Best wishes!

  6. Sue
    September 21, 2012 | 6:42 pm

    Our COA has a request from a resident to place a portable ramp on the stairway going down to his unit. The stairway also serves 2 other units. The ramp is 60 lbs and 10 ft long. It leaves just 12.5″ walking space when down for his use, and 27.5″ when folded. We are wondering where the Building Codes and the Fair Housing Act meet on this issue.

  7. Valerie Farris Oman
    September 26, 2012 | 6:49 pm

    Sue, federal law requires that the association make a “reasonable accommodation” when an owner requests it. Installing a ramp that blocks the emergency egress from the building in violation of the building code (which requires 36″ clearance for egress) is probably not reasonable. On the other hand, permanently installing a ramp that complies with the building code (in other words, replacing the stairs with a ramp) might be a reasonable accommodation.

    Since these issues tend to be a little sticky and hard to interpret, and require knowledge of both building code AND accommodations laws, we would probably recommend you consult with an attorney that has knowledge of both so you can get the right advice for how to respond to this request.

  8. Swede Larson
    September 13, 2013 | 11:05 pm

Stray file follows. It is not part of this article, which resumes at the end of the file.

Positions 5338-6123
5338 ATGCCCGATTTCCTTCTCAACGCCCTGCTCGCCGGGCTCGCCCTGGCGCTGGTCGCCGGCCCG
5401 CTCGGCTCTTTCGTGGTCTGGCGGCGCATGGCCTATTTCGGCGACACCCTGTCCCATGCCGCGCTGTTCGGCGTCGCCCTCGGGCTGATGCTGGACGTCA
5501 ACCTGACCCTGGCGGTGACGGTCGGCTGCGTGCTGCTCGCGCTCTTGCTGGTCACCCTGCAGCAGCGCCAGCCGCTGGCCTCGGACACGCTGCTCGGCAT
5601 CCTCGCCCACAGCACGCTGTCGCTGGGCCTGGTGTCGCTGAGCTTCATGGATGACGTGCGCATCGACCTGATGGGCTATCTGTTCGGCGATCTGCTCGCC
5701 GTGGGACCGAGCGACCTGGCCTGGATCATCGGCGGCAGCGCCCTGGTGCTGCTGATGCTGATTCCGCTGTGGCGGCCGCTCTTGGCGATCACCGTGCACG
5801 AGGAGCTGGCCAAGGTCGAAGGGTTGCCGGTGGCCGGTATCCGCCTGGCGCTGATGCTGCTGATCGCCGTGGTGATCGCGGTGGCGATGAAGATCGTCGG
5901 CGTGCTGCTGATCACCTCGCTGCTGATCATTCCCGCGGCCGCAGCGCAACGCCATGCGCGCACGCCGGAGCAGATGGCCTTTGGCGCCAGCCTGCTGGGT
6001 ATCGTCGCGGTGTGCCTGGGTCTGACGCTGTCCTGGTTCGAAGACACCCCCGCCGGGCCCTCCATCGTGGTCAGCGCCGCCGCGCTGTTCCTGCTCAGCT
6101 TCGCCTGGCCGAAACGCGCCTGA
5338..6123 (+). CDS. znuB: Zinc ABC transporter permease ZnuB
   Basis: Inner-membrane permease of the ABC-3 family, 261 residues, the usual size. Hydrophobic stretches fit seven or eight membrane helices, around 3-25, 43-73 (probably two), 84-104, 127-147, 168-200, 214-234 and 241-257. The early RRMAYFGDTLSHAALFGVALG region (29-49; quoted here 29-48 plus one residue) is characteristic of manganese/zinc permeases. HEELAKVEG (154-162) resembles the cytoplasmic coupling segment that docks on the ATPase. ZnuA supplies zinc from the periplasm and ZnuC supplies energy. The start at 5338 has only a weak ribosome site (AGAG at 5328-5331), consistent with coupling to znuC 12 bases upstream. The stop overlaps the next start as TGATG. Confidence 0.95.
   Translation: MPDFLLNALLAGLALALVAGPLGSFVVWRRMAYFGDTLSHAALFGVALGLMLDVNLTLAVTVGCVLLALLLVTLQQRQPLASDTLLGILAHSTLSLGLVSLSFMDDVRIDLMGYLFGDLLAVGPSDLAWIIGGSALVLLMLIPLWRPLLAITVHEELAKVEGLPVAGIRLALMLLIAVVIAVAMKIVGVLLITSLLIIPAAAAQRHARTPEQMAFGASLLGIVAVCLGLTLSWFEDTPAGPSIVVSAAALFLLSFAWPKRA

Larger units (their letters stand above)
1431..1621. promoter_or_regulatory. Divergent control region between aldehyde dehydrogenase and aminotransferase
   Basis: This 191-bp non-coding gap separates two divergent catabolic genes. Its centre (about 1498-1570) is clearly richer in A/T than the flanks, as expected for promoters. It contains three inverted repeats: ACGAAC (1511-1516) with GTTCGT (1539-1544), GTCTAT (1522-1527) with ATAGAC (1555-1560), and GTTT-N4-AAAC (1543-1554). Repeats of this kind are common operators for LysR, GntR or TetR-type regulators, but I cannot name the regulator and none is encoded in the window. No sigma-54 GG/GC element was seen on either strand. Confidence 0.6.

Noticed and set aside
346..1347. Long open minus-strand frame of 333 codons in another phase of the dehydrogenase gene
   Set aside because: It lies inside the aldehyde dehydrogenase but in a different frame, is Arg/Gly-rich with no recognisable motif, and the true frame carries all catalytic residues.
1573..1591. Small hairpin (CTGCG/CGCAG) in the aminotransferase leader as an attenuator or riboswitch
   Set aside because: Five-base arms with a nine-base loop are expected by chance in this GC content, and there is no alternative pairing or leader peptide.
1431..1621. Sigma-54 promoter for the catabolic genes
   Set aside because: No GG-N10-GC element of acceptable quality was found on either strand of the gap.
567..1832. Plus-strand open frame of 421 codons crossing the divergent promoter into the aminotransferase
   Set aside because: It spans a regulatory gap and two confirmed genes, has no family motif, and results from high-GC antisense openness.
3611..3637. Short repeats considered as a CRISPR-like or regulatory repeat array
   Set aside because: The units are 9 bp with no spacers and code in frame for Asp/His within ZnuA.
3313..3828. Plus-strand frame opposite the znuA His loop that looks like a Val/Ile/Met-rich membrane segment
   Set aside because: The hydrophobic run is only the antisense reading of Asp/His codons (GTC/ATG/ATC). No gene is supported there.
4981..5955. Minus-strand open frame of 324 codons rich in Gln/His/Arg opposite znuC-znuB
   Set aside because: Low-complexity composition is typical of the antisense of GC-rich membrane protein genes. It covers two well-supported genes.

I am an owner of a townhouse condo that to my knowledge is not a federal assisted housing provider. I have a collapsed disc in my low back and am receiving Social Security Disability and have a Disabled Placard from the WA DOL. Behind our building there are 4 parking stalls that are available to all residents and guests on a first come first serve basis. There are no designated disabled parking stalls on the property. I must park in one of the 4 stalls behind our unit, so I do not have to go down my stairs to move my car when my wife goes to work. There is a family that gets home early in the afternoon, and they tend to take up parking in one of the 4 stalls if a stall is open. They have 5 vehicles, so quite often they occupy all of the stalls. I have spoken to the family and asked that they take up 1 stall as opposed to all; they balk at the idea and refuse despite my incapacity. I have told the HOA of my dismay with the current first come first serve rules, but they tell me that they must have 75% of the total ownership’s approval to change the rules. The board also seems resistant to changing the rules; they suggest I park in front of my garage. I told them that my wife’s car is kept in the garage. So therefore I must go up and down several flights of stairs every time my wife comes home or leaves, so I may move my car. They still insist that parking in front of my garage is the best solution. I understand (if I am reading the HUD laws correctly) that all I need do is tell them of my disability and request in writing that the parking rules be changed. I believe a good solution is not requesting a designated disabled parking stall, but a rule change that limits parking in the 4 stalls to one vehicle per unit. Do I have the right to request a change in their parking rules? And do you think my proposal to change the rules rather than require them to put in signage for a disabled parking stall, seems like a fair solution in your opinion? Thanks…